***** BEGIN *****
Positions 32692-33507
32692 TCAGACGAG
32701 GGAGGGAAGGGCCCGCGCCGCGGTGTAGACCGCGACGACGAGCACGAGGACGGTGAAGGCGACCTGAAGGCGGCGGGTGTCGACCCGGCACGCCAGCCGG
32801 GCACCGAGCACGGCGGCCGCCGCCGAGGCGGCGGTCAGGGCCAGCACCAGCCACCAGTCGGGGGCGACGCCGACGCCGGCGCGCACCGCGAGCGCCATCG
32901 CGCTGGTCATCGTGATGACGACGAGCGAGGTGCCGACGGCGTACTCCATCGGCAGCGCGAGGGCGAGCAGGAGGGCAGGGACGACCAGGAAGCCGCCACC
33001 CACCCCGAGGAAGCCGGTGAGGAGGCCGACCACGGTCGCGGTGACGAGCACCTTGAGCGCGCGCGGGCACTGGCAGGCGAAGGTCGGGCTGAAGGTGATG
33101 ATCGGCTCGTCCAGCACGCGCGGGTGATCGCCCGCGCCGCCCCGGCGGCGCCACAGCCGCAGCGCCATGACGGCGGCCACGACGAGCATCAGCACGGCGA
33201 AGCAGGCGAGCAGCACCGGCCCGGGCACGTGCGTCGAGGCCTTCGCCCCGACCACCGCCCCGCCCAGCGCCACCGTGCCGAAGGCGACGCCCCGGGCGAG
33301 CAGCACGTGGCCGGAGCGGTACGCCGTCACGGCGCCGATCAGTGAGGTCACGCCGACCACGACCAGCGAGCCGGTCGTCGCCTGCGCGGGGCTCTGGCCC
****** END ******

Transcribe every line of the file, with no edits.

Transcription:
Positions 32692-33507
32692 TCAGACGAG
32701 GGAGGGAAGGGCCCGCGCCGCGGTGTAGACCGCGACGACGAGCACGAGGACGGTGAAGGCGACCTGAAGGCGGCGGGTGTCGACCCGGCACGCCAGCCGG
32801 GCACCGAGCACGGCGGCCGCCGCCGAGGCGGCGGTCAGGGCCAGCACCAGCCACCAGTCGGGGGCGACGCCGACGCCGGCGCGCACCGCGAGCGCCATCG
32901 CGCTGGTCATCGTGATGACGACGAGCGAGGTGCCGACGGCGTACTCCATCGGCAGCGCGAGGGCGAGCAGGAGGGCAGGGACGACCAGGAAGCCGCCACC
33001 CACCCCGAGGAAGCCGGTGAGGAGGCCGACCACGGTCGCGGTGACGAGCACCTTGAGCGCGCGCGGGCACTGGCAGGCGAAGGTCGGGCTGAAGGTGATG
33101 ATCGGCTCGTCCAGCACGCGCGGGTGATCGCCCGCGCCGCCCCGGCGGCGCCACAGCCGCAGCGCCATGACGGCGGCCACGACGAGCATCAGCACGGCGA
33201 AGCAGGCGAGCAGCACCGGCCCGGGCACGTGCGTCGAGGCCTTCGCCCCGACCACCGCCCCGCCCAGCGCCACCGTGCCGAAGGCGACGCCCCGGGCGAG
33301 CAGCACGTGGCCGGAGCGGTACGCCGTCACGGCGCCGATCAGTGAGGTCACGCCGACCACGACCAGCGAGCCGGTCGTCGCCTGCGCGGGGCTCTGGCCC